Mobile phones have caused conflicts between students and educators. But other mobile devices, especially iPads, have been seen as having educational value, especially for special education programs.
Audrey Watters reports in Read Write Web: “Some educators have found the iPad in particular to be well-suited for Special Education programs, as it can provide multiple paths for engagement and expression for struggling learners and special needs students.”
Up until now, the various apps that can help these kids and others have been spread across the web in educators’ sites.
Now Apple (AAPL), which long ago took an interest in computing in the schools, is making a move in its App Store to reach out to students with special needs by aggregating the various tools.
The company has opened up a special section of its App Store "Special Education: Learning for Everyone." The store offers these apps for kids with learning problems and other students as well under the headings: Communication, Hearing, Language Development, Literacy & Learning, and Organization.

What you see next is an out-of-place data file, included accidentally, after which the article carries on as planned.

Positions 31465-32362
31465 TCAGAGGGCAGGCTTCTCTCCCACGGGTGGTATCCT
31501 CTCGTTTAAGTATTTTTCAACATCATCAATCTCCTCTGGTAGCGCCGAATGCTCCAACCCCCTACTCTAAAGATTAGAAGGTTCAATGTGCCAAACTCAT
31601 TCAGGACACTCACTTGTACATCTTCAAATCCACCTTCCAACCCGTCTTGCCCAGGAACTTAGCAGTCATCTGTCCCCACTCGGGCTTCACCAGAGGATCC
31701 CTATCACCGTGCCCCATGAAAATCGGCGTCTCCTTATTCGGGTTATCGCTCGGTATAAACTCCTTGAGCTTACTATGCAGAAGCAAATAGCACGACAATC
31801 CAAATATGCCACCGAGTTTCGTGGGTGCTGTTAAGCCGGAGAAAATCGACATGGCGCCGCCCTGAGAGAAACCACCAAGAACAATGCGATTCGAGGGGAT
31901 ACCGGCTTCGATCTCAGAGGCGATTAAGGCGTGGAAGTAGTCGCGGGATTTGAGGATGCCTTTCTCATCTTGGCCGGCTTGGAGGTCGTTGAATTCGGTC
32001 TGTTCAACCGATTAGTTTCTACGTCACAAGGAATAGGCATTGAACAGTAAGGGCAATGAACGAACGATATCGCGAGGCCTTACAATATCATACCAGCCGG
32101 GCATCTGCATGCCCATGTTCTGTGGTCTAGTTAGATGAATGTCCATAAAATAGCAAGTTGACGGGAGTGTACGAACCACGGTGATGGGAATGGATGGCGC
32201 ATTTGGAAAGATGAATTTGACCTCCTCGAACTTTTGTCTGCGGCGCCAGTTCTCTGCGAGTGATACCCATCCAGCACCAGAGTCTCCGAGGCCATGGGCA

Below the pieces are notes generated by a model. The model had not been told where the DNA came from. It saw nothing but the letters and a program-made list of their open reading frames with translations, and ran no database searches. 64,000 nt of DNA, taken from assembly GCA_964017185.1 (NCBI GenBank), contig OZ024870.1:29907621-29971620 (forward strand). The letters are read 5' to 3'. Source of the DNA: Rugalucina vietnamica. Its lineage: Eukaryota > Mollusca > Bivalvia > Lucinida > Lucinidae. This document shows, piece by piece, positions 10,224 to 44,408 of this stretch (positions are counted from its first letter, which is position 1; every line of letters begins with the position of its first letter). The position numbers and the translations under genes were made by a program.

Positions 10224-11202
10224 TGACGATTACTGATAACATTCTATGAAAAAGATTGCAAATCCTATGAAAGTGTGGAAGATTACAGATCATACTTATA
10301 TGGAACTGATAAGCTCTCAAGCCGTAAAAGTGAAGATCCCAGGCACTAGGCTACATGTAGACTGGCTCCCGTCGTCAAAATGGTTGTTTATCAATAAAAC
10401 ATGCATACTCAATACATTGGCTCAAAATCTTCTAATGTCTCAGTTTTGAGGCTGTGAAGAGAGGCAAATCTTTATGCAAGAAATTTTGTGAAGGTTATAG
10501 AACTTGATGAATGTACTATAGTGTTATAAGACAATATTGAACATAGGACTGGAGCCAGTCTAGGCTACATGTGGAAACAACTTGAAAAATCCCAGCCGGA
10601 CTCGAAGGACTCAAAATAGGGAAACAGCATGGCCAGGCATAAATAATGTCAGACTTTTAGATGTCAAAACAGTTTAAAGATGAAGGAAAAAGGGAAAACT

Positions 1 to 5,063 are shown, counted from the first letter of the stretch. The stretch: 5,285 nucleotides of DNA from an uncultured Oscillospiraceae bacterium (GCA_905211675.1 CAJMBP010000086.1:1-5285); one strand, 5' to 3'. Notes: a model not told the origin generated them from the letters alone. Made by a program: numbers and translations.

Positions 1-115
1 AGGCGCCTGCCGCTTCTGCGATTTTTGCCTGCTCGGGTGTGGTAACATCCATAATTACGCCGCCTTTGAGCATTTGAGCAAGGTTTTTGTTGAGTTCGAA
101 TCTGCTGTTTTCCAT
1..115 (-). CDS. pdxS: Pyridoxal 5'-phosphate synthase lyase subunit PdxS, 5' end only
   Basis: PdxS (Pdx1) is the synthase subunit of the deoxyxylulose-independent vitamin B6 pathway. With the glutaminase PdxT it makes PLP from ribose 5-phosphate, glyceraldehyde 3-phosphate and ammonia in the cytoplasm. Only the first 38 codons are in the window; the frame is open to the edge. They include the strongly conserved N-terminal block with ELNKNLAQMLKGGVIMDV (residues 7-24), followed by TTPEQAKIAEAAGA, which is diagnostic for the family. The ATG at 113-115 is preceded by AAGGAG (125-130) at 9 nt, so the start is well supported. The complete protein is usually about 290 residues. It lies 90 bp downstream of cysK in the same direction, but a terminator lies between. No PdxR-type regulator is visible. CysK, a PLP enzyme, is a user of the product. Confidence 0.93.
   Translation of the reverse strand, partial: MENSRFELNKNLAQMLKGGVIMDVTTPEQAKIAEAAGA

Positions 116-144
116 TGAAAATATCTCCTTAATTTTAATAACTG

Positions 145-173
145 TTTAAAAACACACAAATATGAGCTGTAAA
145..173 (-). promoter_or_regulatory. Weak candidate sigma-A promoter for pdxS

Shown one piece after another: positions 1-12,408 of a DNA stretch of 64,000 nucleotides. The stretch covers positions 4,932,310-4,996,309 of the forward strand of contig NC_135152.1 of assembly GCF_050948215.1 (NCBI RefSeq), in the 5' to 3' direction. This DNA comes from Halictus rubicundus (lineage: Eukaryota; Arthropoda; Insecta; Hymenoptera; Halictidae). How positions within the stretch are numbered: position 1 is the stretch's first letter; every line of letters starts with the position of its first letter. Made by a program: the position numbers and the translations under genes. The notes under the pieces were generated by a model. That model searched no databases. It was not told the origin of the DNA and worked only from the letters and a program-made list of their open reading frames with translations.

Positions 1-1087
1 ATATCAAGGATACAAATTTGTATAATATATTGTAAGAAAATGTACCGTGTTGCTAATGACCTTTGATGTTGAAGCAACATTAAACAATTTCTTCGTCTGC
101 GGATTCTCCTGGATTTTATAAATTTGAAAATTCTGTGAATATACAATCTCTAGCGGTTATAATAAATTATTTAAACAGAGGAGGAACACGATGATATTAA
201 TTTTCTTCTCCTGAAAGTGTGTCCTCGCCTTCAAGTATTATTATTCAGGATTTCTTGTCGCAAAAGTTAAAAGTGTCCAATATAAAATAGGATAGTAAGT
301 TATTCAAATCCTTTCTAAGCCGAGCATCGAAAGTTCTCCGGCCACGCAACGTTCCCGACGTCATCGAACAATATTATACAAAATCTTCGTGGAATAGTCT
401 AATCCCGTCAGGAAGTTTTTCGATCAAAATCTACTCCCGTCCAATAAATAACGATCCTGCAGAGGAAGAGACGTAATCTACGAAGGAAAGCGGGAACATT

Apple also notes that Macs are equipped with “dozens of assistive technologies -- many of which you won’t find in other operating systems at any price. And with the development of universal access features for iPod and iPhone, Apple is taking these technologies to a new level.”
Among the apps are Dragon Dictation for speech-to-text, iHearClearly and Internet-based support for the hearing disabled, such as iSight and iChat, and Grapher, a built-in, full-featured graphic calculator.
No iPads, IPods for the Gates kids
Meanwhile, wonder what Melinda Gates, philanthropist, Mrs. Bill and mom, might make of this?
Gates has been increasingly visible with appearances on 60 Minutes and now in the New York Times Magazine last Sunday.
She denied that her husband works on an Apple laptop. She told The Times that she owns a Zune, not an iPod, and has told her children no iPods for them. Asked if she owns an iPad, she answered: “Of course not.”